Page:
Potential Dem Senate Candidate’s Business Files for Bankruptcy Protection

(Updated) Family company has to eliminate more than $300 million in debt

Sarah Riggs Amico / Getty Images

The trucking business led by Georgia Democrat Sarah Riggs Amico, who filed paperwork last month to formally explore a possible run against Sen. David Perdue (R., Ga.), filed for bankruptcy court protection late Tuesday.

Amico ran for lieutenant governor in Georgia in 2018, but lost to Geoff Duncan. She is executive chairwoman of her family trucking company, Jack Cooper Ventures, which has executive offices in Kennesaw, Ga.

Jack Cooper Ventures filed for Chapter 11 bankruptcy protection on Tuesday and plans major restructuring. The Georgia Democrat and her family will likely have to give up voting control of the business and sell all of its assets to avoid cutting jobs. The company has to eliminate more than $300 million in debt, according to the Atlanta Journal-Constitution, which cited pension liabilities as a major reason for the filing.

Jack Cooper Ventures also would limit its potential liability for the Central States Pension Fund, a teetering nationwide pension supported by 1,400 employers and covering nearly 400,000 union workers and retirees. Central States has become a prime example of overextended U.S. retirement systems with soaring funding needs, a growing base of a retirees, fewer active workers and concerns about running short of money needed to pay promised benefits.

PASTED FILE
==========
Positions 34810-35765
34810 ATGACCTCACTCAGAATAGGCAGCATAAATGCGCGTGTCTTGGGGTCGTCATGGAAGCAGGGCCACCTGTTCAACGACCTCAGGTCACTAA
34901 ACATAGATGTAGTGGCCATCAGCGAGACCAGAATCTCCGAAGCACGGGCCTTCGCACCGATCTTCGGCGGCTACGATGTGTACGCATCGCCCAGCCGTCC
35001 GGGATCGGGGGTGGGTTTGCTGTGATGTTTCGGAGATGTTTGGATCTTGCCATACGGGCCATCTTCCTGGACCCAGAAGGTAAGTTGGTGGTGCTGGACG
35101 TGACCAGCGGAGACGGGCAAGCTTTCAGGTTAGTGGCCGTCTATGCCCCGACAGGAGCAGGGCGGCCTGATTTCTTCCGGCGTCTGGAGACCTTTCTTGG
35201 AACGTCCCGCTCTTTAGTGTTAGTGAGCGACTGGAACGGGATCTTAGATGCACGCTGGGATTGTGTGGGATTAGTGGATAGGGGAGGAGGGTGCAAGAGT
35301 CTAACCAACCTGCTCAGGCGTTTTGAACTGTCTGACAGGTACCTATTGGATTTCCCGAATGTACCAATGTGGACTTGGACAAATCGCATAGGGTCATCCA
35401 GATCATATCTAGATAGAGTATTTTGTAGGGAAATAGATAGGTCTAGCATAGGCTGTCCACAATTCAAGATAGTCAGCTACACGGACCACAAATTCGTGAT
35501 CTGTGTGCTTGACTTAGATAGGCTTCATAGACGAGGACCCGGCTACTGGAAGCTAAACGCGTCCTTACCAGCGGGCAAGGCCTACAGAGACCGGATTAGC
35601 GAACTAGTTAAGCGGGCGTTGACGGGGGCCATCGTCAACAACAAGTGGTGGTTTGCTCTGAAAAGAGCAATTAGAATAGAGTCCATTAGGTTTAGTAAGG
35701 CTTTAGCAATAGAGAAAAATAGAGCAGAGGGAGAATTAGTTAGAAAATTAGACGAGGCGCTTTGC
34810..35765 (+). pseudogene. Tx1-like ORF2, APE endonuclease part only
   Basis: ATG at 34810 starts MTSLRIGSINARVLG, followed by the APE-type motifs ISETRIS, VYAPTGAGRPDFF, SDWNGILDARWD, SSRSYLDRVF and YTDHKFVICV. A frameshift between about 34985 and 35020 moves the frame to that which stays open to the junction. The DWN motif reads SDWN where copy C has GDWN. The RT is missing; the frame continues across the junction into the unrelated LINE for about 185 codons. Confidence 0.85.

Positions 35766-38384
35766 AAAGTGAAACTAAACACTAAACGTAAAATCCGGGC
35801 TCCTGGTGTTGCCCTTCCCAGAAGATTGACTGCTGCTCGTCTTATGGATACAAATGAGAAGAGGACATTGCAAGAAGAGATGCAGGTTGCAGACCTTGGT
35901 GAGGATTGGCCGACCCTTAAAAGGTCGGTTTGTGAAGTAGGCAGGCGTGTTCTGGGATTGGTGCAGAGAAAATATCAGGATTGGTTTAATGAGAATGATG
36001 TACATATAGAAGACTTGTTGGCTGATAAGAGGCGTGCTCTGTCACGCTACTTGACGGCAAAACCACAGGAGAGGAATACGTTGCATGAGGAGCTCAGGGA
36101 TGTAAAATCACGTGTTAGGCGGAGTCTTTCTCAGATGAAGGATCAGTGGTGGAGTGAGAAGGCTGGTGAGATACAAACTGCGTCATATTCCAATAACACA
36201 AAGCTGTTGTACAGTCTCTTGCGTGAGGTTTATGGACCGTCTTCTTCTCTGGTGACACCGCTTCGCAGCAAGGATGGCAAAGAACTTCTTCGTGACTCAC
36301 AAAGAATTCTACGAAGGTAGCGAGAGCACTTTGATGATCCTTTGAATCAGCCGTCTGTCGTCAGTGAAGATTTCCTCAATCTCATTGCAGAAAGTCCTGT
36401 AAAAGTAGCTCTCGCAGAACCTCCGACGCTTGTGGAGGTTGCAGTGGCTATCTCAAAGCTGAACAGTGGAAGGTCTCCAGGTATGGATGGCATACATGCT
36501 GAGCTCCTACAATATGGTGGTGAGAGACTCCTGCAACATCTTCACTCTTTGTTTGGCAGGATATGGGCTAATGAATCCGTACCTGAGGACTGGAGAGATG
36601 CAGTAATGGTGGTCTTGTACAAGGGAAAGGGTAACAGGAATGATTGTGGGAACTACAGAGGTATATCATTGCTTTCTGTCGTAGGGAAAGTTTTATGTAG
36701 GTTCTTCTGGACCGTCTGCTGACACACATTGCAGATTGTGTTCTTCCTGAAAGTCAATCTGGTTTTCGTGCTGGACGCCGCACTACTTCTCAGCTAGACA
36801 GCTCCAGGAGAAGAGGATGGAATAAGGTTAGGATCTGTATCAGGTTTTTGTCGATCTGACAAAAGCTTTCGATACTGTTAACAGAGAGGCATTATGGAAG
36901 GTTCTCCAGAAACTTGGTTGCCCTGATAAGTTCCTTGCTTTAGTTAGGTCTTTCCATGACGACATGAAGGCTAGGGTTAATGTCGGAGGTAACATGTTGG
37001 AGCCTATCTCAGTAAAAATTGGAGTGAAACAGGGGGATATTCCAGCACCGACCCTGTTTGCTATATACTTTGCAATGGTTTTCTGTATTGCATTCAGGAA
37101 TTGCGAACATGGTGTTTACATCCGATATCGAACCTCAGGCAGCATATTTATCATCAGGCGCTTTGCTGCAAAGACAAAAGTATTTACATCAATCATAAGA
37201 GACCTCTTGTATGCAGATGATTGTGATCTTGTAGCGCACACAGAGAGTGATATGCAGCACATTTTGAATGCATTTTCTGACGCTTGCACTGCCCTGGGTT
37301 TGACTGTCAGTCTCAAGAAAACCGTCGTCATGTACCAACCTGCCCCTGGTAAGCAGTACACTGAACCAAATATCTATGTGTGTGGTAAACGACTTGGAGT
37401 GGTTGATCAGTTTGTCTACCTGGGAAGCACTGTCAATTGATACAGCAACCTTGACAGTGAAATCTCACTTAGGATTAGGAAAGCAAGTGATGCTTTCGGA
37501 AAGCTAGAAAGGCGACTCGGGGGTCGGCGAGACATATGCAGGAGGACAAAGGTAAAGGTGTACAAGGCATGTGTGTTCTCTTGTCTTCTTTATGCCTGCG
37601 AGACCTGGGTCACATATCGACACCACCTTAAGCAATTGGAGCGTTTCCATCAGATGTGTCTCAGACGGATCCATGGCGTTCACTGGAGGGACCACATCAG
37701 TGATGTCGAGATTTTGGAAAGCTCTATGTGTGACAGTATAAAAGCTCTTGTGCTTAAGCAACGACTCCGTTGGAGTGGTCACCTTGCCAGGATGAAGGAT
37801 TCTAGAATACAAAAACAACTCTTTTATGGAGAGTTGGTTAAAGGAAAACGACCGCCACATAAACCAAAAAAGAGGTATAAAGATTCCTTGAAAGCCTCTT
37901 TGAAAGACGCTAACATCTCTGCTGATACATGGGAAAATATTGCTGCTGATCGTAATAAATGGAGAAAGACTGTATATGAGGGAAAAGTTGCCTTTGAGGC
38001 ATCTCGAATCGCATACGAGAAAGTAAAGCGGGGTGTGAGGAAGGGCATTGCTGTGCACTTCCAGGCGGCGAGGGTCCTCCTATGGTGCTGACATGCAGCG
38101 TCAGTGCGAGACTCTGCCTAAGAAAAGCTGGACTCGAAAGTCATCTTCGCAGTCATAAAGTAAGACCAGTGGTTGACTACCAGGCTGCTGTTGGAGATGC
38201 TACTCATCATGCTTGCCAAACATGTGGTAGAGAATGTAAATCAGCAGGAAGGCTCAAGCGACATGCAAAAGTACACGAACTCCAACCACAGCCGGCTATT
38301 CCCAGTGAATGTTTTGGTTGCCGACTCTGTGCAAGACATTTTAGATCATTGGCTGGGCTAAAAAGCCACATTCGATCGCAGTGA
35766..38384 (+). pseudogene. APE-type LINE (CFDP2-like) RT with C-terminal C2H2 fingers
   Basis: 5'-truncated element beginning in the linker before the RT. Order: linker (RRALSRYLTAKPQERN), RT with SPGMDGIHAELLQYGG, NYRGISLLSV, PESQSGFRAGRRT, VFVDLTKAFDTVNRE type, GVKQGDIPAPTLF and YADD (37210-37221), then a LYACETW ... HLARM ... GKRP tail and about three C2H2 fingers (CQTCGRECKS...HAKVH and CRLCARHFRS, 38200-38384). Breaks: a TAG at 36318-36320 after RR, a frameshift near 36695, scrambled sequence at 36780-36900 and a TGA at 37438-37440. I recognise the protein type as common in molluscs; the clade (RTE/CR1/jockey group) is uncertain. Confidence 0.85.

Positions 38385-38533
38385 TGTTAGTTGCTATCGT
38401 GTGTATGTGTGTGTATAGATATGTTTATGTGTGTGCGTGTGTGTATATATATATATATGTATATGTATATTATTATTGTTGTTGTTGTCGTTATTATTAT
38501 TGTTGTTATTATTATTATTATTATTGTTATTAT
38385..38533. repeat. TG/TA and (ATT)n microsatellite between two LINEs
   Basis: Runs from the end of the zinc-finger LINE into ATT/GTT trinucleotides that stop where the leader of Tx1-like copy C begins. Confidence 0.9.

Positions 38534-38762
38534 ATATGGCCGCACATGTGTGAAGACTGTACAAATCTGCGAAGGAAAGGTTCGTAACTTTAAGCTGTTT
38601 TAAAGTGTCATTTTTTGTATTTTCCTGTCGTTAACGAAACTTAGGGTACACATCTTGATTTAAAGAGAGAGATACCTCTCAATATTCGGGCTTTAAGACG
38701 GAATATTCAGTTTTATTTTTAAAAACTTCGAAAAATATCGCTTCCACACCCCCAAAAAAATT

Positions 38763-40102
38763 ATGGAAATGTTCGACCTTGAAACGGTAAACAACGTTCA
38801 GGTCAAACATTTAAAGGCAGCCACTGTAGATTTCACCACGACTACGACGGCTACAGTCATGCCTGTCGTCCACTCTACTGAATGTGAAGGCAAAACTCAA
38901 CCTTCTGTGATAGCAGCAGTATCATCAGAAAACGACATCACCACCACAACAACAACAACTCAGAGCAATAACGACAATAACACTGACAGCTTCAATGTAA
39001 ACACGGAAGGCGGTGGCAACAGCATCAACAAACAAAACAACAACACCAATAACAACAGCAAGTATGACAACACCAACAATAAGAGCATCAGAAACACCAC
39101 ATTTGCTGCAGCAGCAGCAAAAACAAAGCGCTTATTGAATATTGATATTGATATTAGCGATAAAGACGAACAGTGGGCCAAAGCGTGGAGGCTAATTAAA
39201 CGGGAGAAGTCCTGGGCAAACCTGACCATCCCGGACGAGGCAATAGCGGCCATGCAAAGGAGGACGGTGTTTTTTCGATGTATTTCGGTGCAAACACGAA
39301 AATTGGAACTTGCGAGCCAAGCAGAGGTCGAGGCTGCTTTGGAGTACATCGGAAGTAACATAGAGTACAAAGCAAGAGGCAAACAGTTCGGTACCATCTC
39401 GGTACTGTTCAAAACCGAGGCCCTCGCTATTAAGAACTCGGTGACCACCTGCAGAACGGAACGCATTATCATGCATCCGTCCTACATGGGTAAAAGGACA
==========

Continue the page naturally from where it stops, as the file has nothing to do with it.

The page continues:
In a securities filing two years ago, the company had said its liability for the fund could rise to more than $1 billion if it attempted to withdraw from the plan. Under the plan worked out before the bankruptcy filing, the trucking company would stay in Central States, but move to a part of the fund not saddled with the same level of troubles.

"This is a difficult process but this is also a very good story about how you save jobs and put a company on the right path," Amico told the Journal-Constitution. "We are seeing a lot of industry challenges right now, and we have a lot of debt we would like to take off the balance sheet."

The International Brotherhood of Teamsters, which represents more than 2,200 jobs at the company, said the changes at Jack Cooper Ventures would save "nearly 3,000 jobs at the company." The approval of union leaders are needed for the changes. The negotiating committee said a rejection of  the offer "will lead to the company being sold piecemeal or liquidated resulting in the loss of virtually all jobs."

Amico launched her exploratory committee last month and has made several other moves behind the scenes to prepare a run for office. She has had conversations with Cornell Belcher, a progressive pollster; Perkins Coie, a law firm used by many Democratic campaigns; and EMILY's List, a pro-choice PAC. She is expected to hire several former aides of failed gubernatorial candidate Stacey Abrams, including communications specialist Abigail Collazo and senior adviser Karen Finney, according to the Journal-Constitution.

UPDATE: 5:50 P.M.: This article previously stated Amico personally filed for bankruptcy, but it has been corrected to make clear it was her company that did.